Pimlico Race Course's 2009 season is expected to open Saturday with a weather forecast of sunny skies and balmy temperatures, but even the predicted 72-degree day can't disguise the fact the storied racetrack's future is clouded by the financial uncertainty of its parent company, Magna Entertainment Corp., which is in Chapter 11 bankruptcy, and the deteriorating economics of Maryland racing.
Even before Canada-based Magna announced it was seeking protection from creditors to reorganize, the company's local arm, the Maryland Jockey Club, was in discussions with the Maryland Thoroughbred Horsemen's Association to cut racing dates at Pimlico to 20 this year, down from 31 in 2008.
As always, the highlight of Pimlico's spring meet will be the $1 million Preakness on May 16. The 134th running of the second jewel of racing's Triple Crown anchors two days of racing that include 16 stakes races, including the $150,000 Black-Eyed Susan (Grade II) on May 15 and two more Grade II races on Preakness Day, the Dixie Handicap and the Allaire duPont Distaff.
The Preakness will also be marked by a change in policy prohibiting spectators from taking their own beer and other beverages into the infield. Instead, beer and soft drinks will be available at concession stands. The infield will also feature live music by ZZ Top and two other bands, and a women's beach volleyball tournament.
During the Pimlico meet, which continues through May 23, there will be five stakes races outside Preakness weekend, including two Saturday, the $50,000 Hookedonthe-feelin for 3-year-old fillies and the $50,000 Geisha for fillies and mares 3 years and up.
However, the reduced Pimlico meet is a reminder to veteran Maryland horsemen, such as trainer Dickie Small, of changing times. Small stabled his horses at Pimlico for years but now headquarters at Laurel Park since the MJC closed Pimlico to year-round operations.
"It's sort of like having the World Series without the regular season," Small said of the truncated schedule that leads to the Preakness. "Like having the [NFL] playoffs or the Stanley Cup or March Madness without all the rest of it. The racing here in Maryland just can't keep up with racing in the other states."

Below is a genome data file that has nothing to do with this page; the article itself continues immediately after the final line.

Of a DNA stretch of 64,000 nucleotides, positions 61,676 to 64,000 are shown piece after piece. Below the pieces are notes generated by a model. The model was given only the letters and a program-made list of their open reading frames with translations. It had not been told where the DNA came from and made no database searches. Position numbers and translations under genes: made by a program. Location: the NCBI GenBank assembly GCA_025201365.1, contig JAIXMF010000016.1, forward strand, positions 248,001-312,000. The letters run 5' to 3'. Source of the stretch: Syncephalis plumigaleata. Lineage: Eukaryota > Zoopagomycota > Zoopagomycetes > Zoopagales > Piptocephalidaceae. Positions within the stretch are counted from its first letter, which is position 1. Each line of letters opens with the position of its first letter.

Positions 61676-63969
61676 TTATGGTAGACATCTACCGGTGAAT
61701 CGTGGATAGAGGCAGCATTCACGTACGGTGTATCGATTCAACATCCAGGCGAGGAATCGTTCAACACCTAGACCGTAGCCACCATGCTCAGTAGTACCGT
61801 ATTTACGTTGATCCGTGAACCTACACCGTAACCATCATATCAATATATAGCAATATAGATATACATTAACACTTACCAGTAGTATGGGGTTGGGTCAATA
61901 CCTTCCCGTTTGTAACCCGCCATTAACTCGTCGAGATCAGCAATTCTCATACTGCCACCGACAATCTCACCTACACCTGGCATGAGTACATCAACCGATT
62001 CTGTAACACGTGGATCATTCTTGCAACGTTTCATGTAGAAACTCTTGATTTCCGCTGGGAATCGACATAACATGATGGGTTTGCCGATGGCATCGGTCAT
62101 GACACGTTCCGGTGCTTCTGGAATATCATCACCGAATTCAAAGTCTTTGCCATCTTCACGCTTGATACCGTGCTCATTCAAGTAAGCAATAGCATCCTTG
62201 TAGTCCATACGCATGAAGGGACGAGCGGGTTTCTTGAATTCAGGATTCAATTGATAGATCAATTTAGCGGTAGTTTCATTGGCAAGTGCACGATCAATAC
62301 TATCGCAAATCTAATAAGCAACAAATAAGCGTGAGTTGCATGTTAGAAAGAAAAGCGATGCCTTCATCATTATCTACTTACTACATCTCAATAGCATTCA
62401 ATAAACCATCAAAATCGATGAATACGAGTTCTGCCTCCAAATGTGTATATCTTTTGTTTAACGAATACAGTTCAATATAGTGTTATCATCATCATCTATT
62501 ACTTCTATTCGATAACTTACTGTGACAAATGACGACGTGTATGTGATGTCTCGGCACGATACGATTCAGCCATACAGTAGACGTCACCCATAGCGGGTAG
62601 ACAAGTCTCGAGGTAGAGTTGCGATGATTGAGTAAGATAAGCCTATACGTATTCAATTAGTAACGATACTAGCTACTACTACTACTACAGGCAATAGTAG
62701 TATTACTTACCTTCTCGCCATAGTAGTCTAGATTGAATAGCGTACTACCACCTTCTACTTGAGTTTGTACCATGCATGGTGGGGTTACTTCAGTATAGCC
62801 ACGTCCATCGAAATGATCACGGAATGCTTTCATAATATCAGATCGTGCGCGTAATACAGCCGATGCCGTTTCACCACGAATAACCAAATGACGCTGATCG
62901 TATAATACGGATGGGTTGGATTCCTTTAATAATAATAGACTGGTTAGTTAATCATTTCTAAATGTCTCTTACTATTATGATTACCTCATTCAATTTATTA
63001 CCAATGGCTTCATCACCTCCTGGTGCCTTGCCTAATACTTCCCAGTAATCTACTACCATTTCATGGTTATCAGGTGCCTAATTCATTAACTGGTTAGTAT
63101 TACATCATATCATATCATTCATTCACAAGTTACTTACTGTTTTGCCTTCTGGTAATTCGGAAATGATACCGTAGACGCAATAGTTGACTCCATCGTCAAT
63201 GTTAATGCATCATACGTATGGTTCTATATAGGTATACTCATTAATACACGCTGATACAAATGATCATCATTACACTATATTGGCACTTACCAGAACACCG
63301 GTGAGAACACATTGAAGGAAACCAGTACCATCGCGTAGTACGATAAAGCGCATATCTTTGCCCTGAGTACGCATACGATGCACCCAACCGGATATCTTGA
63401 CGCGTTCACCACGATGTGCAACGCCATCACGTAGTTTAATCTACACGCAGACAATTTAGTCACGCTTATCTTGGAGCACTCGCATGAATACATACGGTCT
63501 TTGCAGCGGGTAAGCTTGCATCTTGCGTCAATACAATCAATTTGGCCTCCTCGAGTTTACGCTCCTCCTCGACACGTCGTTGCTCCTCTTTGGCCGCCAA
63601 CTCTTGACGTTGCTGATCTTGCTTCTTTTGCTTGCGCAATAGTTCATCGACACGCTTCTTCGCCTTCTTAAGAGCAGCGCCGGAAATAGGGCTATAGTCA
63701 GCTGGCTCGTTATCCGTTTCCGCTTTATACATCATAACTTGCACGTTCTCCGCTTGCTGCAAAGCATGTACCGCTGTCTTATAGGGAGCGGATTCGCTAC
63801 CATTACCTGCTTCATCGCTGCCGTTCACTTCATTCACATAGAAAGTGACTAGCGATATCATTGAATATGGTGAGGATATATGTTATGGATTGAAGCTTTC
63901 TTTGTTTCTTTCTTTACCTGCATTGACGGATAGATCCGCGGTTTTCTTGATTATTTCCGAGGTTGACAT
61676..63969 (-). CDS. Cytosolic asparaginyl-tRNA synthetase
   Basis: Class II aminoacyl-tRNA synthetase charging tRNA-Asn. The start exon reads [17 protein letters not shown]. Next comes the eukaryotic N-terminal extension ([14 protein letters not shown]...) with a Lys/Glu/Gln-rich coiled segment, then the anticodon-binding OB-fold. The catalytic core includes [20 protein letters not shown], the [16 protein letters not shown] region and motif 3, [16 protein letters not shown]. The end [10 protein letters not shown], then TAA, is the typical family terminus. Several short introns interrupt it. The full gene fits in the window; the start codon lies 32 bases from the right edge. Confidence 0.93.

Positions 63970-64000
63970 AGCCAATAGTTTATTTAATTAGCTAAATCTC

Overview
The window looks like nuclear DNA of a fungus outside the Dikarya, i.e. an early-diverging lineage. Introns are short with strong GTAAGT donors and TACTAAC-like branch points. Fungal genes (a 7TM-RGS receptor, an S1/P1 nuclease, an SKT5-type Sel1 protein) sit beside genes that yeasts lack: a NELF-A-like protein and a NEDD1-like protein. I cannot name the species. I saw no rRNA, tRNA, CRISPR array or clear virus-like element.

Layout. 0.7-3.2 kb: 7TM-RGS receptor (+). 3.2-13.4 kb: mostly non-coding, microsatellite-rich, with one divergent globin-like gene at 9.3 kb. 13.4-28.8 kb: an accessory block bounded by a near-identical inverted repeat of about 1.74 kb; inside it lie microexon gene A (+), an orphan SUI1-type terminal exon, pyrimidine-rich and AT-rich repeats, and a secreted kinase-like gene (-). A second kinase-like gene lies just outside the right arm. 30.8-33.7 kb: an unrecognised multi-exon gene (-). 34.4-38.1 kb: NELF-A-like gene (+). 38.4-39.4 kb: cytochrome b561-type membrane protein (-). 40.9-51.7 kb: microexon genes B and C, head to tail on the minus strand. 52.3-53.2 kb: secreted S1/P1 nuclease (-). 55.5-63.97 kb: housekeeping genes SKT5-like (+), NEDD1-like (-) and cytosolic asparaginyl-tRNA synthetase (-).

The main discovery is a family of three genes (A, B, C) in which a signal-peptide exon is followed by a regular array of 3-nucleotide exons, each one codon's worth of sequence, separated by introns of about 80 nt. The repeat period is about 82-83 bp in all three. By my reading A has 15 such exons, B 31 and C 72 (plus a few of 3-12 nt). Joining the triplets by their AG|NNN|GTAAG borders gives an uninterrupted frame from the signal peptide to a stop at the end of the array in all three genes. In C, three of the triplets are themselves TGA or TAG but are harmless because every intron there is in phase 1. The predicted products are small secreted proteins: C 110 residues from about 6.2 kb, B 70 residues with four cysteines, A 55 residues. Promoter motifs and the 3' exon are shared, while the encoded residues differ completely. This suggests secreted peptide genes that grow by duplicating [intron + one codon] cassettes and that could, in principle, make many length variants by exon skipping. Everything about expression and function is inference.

Maryland racing has been buffeted by a host of adverse circumstances, including competition from nearby states - Delaware, West Virginia and Pennsylvania - where slot-machine gambling has fattened purses and siphoned off horse talent. The local horse industry is hopeful revenues from Maryland's potential slots casinos will help the state catch up in the future.
Until then, local horsemen can only bide their time and wax nostalgic about what used to be.
Small recalled when horse racing had a distinct rhythm. The season began in Florida, or locally, at the former Bowie track. Then there would be a long spring season at Pimlico. Summer meant racing in New Jersey or at smaller tracks throughout Maryland. And, in the fall, the New York tracks took center stage.
"Now, one day seems pretty much like another," said Small, who has a horse, Willem, on Saturday's opening-day card, in the fourth race.
Like Small, trainer Francis Campitelli is a Pimlico veteran who now keeps his horses at Laurel.
"To ship to Pimlico and run out of the receiving barn is certainly going to be different," Campitelli said.
Campitelli will try to get used to being a visitor at the track he called home for so many years.
"The whole meet is going to be the Preakness," he said, "and that's it."
When: Saturday to May 23
(20 race dates, Thursday through Sunday)
First post 1:10 p.m., except for Kentucky Derby Day (May 2, 12:45 p.m.), Black-Eyed Susan Day (May 15, 12:15 p.m.), Preakness Day (May 16, 10:15 a.m.).
Saturday -- Opening day (Hookedonthefeelin & Geisha Stakes)
April 25 -- Henry S. Clark Stakes
May 2 -- Federico Tesio Stakes
May 15 -- Black-Eyed Susan Day (seven stakes races)
May 16 -- Preakness Day (nine stakes races)
May 23 -- Closing Day (Shine Again Stakes)